The 'thinking' side of racing.

You know what I don't like about racing ChumpCar? You have a fixed pit stop time. Said another way, in Chump, an opportunity for competitive advantage has been taken away. This annoys me. 

The competitive side of racing isn't just behind the wheel. In a 30 minute sprint race, perhaps it is but that still requires a lot of thinking about your equipment and tires (especially when running race tires like Hoosiers). In endurance racing, however, the race is nearly always won and lost based upon the decision(s) made by the team (driver and pit wall) and most notably the race engineer (the person on the radio with the driver).

This last race at The Ridge was a great example of 'off track' decisions and strategy dictating the race. Car #77 (my car) and Car #82 (Dan Roger's car) had the same driver line up. 4 drivers would race two cars over 6 hours using a 'driver pool'. We opted for our fastest driver (Seth Thomas) to start my car, a calculated gamble because with only 18 cars entering the race the chance of Full Course Yellow (FCY) was low. For the first hour or so the strategy was working. Seth had amassed about a 1 minute lead and was looking strong to even put a lap on our nearest competition (the other SE46s) in the first stint of #77. That was the gamble; gain a lap from the fastest driver in the first stint allowing the other drivers (who are by no means slow) to have the pressure lifted from their race and reduce the risk of driver error. 

The gambled didn't work as a FCY at the 90 minute mark reduced Seth's advantage to just a few car lengths. We still had track position after the first set of pit stops but car #82 would now have Seth finishing the race. Anyone who has seen competitive racing on TV will know the 'closer' is always the faster driver. This 'closer' advantage would have been muted with a 1 lap advantage from the first stint but alas it wasn't the case.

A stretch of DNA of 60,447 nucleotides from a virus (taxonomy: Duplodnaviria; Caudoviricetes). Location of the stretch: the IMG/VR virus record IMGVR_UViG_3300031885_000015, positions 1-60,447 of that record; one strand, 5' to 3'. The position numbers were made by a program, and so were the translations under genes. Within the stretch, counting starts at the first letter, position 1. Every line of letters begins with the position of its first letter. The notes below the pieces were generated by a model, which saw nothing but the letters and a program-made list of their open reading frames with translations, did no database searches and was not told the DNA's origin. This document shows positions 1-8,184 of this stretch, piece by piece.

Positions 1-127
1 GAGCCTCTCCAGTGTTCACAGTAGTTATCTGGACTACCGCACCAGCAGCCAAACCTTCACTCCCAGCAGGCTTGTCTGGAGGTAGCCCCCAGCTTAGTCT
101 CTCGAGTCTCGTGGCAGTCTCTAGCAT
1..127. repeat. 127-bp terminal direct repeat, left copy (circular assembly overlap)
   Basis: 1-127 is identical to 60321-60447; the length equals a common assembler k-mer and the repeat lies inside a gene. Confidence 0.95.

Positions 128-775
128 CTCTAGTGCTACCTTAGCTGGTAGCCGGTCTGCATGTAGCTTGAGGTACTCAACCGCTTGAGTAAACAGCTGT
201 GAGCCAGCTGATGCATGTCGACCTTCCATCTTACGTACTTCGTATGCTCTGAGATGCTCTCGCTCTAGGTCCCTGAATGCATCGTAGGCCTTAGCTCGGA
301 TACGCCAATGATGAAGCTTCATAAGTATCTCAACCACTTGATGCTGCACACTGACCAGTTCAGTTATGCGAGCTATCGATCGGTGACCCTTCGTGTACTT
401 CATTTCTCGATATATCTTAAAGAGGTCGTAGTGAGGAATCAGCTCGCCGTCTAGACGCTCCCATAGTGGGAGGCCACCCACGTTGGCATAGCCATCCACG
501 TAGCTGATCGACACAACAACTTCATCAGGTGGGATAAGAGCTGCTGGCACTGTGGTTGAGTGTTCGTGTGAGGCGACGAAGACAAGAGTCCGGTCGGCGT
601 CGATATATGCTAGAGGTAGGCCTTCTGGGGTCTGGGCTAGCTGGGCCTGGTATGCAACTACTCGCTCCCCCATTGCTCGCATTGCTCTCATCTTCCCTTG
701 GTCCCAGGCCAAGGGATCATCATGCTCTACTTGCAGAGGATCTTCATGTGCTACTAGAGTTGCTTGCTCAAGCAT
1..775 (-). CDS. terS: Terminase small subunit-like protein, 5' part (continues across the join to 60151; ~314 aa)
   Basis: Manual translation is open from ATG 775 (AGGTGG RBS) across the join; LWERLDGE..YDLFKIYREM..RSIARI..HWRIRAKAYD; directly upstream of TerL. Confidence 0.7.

This is just one example of many that go through my mind and the team's mind during the race. When to pit, how fast you can fuel, how much fuel to put in (or are allowed put in) which driver to use, how fast can they get in and out of the car, what gears to use for fuel saving, how to roll speed to gain an extra lap or two, what tires to use, when to change tires are just a handful of factors. 

There is a reason why Hank, Sam and their Advanced Auto Fab (AAF) team are nearly always on the podium or winning endurance races. It's because they think through everything and are fantastic strategists during a race. Some might say "well, you brought pro racers to a club race, of course you won" but at this last race, our driver speeds were 'on par' with other teams but yet we finished 1-2 laps ahead. Luck always plays a part in the race (#82 lost due to an electrical fire) but I firmly believe that if the pit work and strategy is planned out and executed well, it will make all the difference in an endurance race.

That's why I don't like the pit requirements in Chump. Everyone has to stop in the same allotted time which gives enough time for everyone to fuel, change drivers, have a cup of tea, partake in a little small talk and then go again. Sure, it's then only a driver competition but I want it all, I want on track and off track to dictate the result. 

P.S. still do love ChumpCar racing though!